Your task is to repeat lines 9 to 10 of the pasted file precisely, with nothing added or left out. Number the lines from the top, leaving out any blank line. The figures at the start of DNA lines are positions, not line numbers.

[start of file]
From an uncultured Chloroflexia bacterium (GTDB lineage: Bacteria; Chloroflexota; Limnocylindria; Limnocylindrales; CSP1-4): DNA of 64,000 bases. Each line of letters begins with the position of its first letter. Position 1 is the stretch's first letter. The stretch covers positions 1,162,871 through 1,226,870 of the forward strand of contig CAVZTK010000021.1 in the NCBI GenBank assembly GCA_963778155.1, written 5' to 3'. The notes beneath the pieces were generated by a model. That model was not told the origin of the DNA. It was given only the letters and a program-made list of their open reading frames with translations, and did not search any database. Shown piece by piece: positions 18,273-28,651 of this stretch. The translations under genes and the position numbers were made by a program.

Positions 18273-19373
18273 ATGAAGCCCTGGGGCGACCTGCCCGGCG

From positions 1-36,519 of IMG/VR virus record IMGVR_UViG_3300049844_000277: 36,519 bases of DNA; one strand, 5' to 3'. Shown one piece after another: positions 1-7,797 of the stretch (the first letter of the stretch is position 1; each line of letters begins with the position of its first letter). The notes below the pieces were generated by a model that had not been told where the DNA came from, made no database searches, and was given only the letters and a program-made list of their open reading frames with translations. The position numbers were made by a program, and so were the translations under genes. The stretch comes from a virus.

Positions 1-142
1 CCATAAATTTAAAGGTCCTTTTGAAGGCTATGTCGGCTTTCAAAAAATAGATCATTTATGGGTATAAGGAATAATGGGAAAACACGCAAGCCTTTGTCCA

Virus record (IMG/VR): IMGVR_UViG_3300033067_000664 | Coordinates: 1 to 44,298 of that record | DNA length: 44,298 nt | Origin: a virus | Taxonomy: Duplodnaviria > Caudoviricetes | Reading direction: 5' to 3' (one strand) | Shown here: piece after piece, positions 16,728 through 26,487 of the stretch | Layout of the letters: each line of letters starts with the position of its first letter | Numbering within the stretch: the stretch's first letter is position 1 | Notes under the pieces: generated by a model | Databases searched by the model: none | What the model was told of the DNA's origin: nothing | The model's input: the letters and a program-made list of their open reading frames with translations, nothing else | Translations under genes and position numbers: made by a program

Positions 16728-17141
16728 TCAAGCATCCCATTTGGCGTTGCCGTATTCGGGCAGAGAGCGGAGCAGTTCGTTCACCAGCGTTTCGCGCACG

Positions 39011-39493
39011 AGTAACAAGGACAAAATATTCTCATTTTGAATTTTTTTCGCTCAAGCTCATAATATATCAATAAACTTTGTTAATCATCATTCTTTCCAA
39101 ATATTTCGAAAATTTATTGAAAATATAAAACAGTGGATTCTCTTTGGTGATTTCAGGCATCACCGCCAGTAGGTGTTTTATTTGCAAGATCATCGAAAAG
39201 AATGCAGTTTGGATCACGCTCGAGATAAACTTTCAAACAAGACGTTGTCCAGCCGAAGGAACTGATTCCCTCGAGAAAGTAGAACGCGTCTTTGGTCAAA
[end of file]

16728 TCAAGCATCCCATTTGGCGTTGCCGTATTCGGGCAGAGAGCGGAGCAGTTCGTTCACCAGCGTTTCGCGCACG

Positions 39011-39493